Class Warfare or Financial Narcissism?

Published on Dissident Voice, by Jeff Gates, December 9, 2010.

Is America the target of class warfare? That claim, though widely made, misses the point. The problem is more serious and the long-term effects far more troubling. Though the facts are compelling, that conclusion is misleading … //

… Exaggerated Authority:

The origins of this mindset recede into the mists of time. Yet its lineage traces to those who honed the skill sets used to excel in global trade and finance. 

Fast-forward to modernity and this mindset was imbedded in the curriculum of business and law schools worldwide. Akin to an operating system running silently in the background, this narrow perspective now forms the unstated foundation on which entire economies are built.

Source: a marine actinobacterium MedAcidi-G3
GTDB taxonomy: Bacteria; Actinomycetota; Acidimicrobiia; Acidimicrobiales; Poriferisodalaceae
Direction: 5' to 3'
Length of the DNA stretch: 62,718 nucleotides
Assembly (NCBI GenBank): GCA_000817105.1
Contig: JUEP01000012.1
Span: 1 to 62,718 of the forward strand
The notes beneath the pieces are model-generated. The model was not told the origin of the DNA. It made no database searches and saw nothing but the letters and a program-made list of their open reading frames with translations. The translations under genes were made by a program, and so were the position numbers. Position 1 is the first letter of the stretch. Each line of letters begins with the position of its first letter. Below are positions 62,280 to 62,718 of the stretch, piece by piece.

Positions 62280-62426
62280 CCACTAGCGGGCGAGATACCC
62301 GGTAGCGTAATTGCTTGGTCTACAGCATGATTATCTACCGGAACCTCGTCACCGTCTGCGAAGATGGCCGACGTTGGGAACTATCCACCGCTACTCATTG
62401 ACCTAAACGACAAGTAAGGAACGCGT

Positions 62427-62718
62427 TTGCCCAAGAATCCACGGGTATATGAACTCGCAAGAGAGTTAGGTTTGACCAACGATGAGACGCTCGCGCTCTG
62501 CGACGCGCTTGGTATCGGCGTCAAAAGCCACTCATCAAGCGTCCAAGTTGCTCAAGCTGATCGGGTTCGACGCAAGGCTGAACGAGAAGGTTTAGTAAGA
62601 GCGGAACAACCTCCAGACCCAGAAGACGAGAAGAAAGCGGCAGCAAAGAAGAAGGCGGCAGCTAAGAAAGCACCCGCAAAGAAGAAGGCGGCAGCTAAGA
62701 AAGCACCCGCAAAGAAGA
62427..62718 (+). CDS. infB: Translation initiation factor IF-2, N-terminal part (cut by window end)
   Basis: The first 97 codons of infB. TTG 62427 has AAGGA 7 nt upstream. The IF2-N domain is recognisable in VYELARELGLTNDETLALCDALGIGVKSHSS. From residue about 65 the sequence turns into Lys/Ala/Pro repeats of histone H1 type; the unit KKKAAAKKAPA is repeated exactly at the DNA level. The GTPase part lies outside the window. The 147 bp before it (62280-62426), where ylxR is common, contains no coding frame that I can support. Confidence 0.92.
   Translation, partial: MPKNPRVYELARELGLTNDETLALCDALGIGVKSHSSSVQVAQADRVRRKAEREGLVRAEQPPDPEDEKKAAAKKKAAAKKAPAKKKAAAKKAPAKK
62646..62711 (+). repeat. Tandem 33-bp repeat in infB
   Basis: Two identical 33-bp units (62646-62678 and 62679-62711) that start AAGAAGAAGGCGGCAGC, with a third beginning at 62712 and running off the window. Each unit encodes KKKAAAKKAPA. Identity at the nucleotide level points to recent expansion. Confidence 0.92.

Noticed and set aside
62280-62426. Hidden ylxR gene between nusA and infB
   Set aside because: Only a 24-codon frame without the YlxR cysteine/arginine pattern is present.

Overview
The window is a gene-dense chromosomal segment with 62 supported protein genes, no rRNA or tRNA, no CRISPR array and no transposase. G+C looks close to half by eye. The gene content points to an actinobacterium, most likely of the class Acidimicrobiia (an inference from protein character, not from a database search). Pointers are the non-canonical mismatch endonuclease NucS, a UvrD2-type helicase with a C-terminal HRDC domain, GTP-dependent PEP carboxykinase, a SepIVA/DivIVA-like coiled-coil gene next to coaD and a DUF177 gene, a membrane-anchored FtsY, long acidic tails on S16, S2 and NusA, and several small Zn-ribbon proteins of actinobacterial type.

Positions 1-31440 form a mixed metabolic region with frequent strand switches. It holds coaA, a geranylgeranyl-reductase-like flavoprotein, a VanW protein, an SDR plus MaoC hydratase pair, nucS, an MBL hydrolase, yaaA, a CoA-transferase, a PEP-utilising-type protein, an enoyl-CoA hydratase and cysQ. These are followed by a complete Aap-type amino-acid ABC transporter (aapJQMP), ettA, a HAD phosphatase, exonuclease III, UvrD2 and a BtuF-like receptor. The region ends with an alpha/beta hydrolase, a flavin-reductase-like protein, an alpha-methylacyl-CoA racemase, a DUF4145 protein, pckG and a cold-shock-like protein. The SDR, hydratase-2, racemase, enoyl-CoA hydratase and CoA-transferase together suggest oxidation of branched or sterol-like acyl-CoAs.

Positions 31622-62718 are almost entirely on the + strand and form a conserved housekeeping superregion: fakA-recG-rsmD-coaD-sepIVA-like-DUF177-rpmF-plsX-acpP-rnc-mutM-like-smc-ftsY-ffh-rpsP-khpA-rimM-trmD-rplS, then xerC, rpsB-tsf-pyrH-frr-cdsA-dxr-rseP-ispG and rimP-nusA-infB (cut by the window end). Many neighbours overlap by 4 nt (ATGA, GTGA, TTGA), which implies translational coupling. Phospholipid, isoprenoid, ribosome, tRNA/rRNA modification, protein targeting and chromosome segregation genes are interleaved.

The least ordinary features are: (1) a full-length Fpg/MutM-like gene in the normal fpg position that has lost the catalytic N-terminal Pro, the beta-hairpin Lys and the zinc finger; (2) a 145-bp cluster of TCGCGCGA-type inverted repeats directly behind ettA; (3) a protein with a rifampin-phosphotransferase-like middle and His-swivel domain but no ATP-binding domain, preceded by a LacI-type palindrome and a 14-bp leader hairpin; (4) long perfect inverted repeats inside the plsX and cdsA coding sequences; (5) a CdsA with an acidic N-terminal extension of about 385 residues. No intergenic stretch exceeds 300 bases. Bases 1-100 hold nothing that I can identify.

Yet those metrics measurable by money fail to reflect either the costs imposed on communities or the values required for healthy and sustainable communities. This glaring mismatch is widely understood with an intuitive certainty that cannot be denied.

Induced to grant lawful dominance to money, people find themselves living unfulfilled lives in unhealthy communities and distressed environments. Educated to behave inconsistent with their inner knowing, people begin to mistrust themselves, societal impotence grows and self-governance recedes.

A simmering resentment colors all as disillusionment morphs into indifference in a disabling cycle that leaves this systemic flaw intact. Rather than challenge the mindset, people adapt and comply.

With compliance come the symptoms of class warfare. But the malady is far more fundamental and its source thoroughly internalized.

Financial Narcissism: … (full text).

Links:

Leslie Sklair’s TCC.

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